Shaken, not stirred
"Shake it," say researchers at Nofima, who are discovering the untold benefits of shaking in sterilisation and pasteurisation. Heat treatment using horizontal agitation, so-called shaka technology, produces more rapid heat penetration and improved sensory qualities.
This article was last updated more than two years ago.
For the past year, Dagbjørn Skipnes and his fellow research scientists have carried out hundreds of experiments and tests with their newest autoclave, the Shaka autoclave. This technology ensures a far more efficient production process and opens the way for new innovations in both sterilisation and mild heat treatment.
The autoclave technology has been used for sterilising foods for more than 150 years. The food was filled in cans and placed in a static autoclave where the cans were exposed to high pressures and temperatures. Food is pressure cooked in an autoclave, but nutrients stay inside the packaging and the product is sterilised in a natural way without chemicals, provided that the core of the food is sufficiently heated. In order to achieve sterilisation, products must be subjected to 121°C for three minutes, while mild heat treatment (pasteurisation) is achieved at 70°C for two minutes.
All autoclaves were static until the 1950’s, when a rotary version was developed. With the shaka autoclave the technology has taken another giant leap ahead. Its horizontal agitation technology has many advantages, such as speeding up the heat treatment process and applicability to far more product types than before.
Fish soup in a tenth of the time
“We have carried out a number of tests on a fish soup containing pieces of fish, and with the shaka treatment we can save up to 90% of the time (from 70 to 7 minutes)! In addition to this enormous improvement in production efficiency, the soup tastes far better after shaka treatment than after pasteurisation in a static autoclave,” says Dagbjørn Skipnes.
A rotary autoclave is not an alternative for products containing pieces of food, as these can disintegrate or be thrown out on the edges, losing the stirring effect. A rotary autoclave works best for products with an even density and has a lower maximum speed limit than horizontal agitation.
Rotary treatment also necessitates a headspace of around ten per cent, which is a major disadvantage for many food producers.
“We have tested the shaka autoclave with headspaces of two and four per cent, and both work well. We are now starting experiments with no headspace at all,” says Skipnes.
Useful for the industry
Nofima is the only research institute owning a shaka autoclave. During this first year of experience with this new technology, Dagbjørn Skipnes and his fellow research scientists have carried out hundreds of experiments. They have defined optimal agitation frequencies and speeds depending on food viscosity and various packaging systems.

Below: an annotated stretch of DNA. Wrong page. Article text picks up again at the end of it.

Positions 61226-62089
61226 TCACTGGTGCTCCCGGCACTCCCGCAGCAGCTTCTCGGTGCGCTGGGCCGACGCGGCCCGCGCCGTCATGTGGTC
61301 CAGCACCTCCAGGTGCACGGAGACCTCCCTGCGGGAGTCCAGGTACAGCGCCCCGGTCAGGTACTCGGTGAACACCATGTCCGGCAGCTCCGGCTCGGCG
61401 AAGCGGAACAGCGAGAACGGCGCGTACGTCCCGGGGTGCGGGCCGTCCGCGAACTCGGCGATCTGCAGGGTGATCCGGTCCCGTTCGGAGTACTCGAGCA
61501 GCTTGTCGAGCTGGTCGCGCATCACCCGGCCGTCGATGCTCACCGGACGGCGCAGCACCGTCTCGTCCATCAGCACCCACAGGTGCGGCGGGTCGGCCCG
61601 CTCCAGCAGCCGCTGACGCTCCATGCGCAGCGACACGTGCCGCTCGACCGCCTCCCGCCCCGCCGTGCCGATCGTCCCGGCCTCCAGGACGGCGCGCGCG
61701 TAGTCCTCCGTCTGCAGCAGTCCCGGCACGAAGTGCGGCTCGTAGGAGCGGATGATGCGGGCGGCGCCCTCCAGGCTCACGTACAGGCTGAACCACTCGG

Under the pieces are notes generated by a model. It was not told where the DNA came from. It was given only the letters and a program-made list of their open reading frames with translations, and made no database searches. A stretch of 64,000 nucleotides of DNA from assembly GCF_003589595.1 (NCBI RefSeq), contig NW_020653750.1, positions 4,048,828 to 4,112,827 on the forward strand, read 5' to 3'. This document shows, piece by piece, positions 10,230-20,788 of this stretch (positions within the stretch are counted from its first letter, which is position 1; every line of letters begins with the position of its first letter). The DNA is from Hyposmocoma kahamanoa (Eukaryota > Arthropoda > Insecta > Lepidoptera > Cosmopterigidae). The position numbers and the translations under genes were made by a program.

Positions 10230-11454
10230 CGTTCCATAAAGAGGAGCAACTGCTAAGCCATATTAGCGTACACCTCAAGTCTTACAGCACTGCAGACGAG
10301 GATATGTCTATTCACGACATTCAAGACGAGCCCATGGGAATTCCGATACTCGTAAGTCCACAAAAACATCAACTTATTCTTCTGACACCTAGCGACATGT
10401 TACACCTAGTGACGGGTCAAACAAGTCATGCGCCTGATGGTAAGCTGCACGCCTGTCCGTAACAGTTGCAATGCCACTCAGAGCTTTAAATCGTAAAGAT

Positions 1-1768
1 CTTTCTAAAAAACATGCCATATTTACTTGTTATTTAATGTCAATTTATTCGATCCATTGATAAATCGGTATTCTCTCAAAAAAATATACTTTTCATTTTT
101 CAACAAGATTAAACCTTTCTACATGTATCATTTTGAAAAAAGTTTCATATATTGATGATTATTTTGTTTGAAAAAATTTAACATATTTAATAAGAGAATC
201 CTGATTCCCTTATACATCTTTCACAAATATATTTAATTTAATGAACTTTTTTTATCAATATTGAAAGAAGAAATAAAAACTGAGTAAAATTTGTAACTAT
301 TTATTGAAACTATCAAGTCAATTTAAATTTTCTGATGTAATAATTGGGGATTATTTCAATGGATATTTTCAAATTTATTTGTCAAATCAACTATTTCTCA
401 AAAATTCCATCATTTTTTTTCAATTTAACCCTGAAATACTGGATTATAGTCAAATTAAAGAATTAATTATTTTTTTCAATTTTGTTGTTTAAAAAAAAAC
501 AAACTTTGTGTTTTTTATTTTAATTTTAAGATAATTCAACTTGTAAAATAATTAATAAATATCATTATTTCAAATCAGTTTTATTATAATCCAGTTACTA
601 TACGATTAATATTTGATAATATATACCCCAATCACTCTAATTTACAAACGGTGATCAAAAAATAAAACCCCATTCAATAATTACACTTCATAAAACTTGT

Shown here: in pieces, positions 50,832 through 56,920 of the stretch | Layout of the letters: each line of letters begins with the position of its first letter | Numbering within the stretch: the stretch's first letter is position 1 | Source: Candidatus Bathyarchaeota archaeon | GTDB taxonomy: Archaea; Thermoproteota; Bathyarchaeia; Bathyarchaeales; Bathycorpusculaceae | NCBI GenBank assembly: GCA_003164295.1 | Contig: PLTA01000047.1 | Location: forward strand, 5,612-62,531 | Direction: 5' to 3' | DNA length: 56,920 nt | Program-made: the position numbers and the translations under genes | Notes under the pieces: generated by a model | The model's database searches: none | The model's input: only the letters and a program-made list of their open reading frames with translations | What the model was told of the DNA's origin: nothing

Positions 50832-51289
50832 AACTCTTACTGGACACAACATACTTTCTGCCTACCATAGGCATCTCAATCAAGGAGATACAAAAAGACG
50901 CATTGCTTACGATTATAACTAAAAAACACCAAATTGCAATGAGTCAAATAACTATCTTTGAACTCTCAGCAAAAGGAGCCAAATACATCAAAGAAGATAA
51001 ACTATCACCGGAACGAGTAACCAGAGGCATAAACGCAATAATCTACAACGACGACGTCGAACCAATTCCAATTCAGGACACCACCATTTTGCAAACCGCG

The results of these experiments will be of great use to companies who are considering implementing the shaka technology.
“Producers are coming to us because they are curious about this new technology. They wish to identify whether a shaka autoclave could have a positive effect on their products, and they don’t want to spend unnecessary time testing the right levels of heat treatment,” says Skipnes.
A shaka autoclave is more expensive to purchase than both the static and rotary autoclaves. The cost is about twice as much as a static autoclave and 50% more than a rotary autoclave. But the increased investment can be covered through a far more efficient production process. Both a shorter production time and the possibility of less headspace also make the production process more environmentally friendly.
With the shaka technology, autoclaves can now be used on products that were unsuited to the previous autoclave methods. One such example is dairy products, where the heat treatment process is too long with both static and rotary autoclaves. With a shaka autoclave, however, the heat treatment time has been reduced so dramatically that dairy products that are today packed aseptically can probably be treated with shaka technology. In this way, producers can avoid an aseptic production line and produce smaller batches.
A greater variety in potential packaging types is another benefit of the shaka autoclave.
“Using agitation we can use far larger packaging than before, as it doesn’t take as long for the heat to penetrate to the core of the food. We have tested the shaka autoclave on rectangular plastic bowls, round plastic bowls, flat tins such as those used for sardines (1/4 dingley), round cans as well as large and small plastic cups. All of these packaging types work very well, and opens the way for using autoclave treatment for completely new product types,” concludes Skipnes.